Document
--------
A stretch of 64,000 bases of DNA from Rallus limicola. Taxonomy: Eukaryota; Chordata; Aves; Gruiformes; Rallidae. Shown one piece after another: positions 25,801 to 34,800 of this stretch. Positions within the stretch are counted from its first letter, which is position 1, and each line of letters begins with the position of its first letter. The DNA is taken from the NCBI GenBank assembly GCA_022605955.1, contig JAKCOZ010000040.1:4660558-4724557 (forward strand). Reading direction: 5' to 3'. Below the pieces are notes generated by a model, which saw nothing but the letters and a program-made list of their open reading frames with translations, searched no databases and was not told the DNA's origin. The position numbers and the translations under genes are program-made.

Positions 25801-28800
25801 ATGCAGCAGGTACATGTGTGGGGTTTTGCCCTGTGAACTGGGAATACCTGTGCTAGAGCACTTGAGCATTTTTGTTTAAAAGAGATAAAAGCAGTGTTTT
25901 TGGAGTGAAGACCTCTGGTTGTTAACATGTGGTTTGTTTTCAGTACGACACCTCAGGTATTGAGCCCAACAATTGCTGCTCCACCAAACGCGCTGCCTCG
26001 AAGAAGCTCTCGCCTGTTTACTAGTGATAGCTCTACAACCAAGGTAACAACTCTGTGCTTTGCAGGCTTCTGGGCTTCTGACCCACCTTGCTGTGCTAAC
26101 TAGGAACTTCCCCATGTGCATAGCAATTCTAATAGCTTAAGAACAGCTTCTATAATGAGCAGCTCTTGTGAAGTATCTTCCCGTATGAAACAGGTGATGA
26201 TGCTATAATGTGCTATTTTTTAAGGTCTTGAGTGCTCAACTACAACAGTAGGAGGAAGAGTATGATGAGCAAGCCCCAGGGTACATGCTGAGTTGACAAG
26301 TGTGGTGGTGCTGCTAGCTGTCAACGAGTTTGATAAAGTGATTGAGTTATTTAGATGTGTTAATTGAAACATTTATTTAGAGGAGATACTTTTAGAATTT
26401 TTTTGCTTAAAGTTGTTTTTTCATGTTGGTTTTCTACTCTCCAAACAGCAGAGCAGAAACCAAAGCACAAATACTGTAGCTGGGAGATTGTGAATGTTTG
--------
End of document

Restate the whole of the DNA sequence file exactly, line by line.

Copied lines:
A stretch of 64,000 bases of DNA from Rallus limicola. Taxonomy: Eukaryota; Chordata; Aves; Gruiformes; Rallidae. Shown one piece after another: positions 25,801 to 34,800 of this stretch. Positions within the stretch are counted from its first letter, which is position 1, and each line of letters begins with the position of its first letter. The DNA is taken from the NCBI GenBank assembly GCA_022605955.1, contig JAKCOZ010000040.1:4660558-4724557 (forward strand). Reading direction: 5' to 3'. Below the pieces are notes generated by a model, which saw nothing but the letters and a program-made list of their open reading frames with translations, searched no databases and was not told the DNA's origin. The position numbers and the translations under genes are program-made.

Positions 25801-28800
25801 ATGCAGCAGGTACATGTGTGGGGTTTTGCCCTGTGAACTGGGAATACCTGTGCTAGAGCACTTGAGCATTTTTGTTTAAAAGAGATAAAAGCAGTGTTTT
25901 TGGAGTGAAGACCTCTGGTTGTTAACATGTGGTTTGTTTTCAGTACGACACCTCAGGTATTGAGCCCAACAATTGCTGCTCCACCAAACGCGCTGCCTCG
26001 AAGAAGCTCTCGCCTGTTTACTAGTGATAGCTCTACAACCAAGGTAACAACTCTGTGCTTTGCAGGCTTCTGGGCTTCTGACCCACCTTGCTGTGCTAAC
26101 TAGGAACTTCCCCATGTGCATAGCAATTCTAATAGCTTAAGAACAGCTTCTATAATGAGCAGCTCTTGTGAAGTATCTTCCCGTATGAAACAGGTGATGA
26201 TGCTATAATGTGCTATTTTTTAAGGTCTTGAGTGCTCAACTACAACAGTAGGAGGAAGAGTATGATGAGCAAGCCCCAGGGTACATGCTGAGTTGACAAG
26301 TGTGGTGGTGCTGCTAGCTGTCAACGAGTTTGATAAAGTGATTGAGTTATTTAGATGTGTTAATTGAAACATTTATTTAGAGGAGATACTTTTAGAATTT
26401 TTTTGCTTAAAGTTGTTTTTTCATGTTGGTTTTCTACTCTCCAAACAGCAGAGCAGAAACCAAAGCACAAATACTGTAGCTGGGAGATTGTGAATGTTTG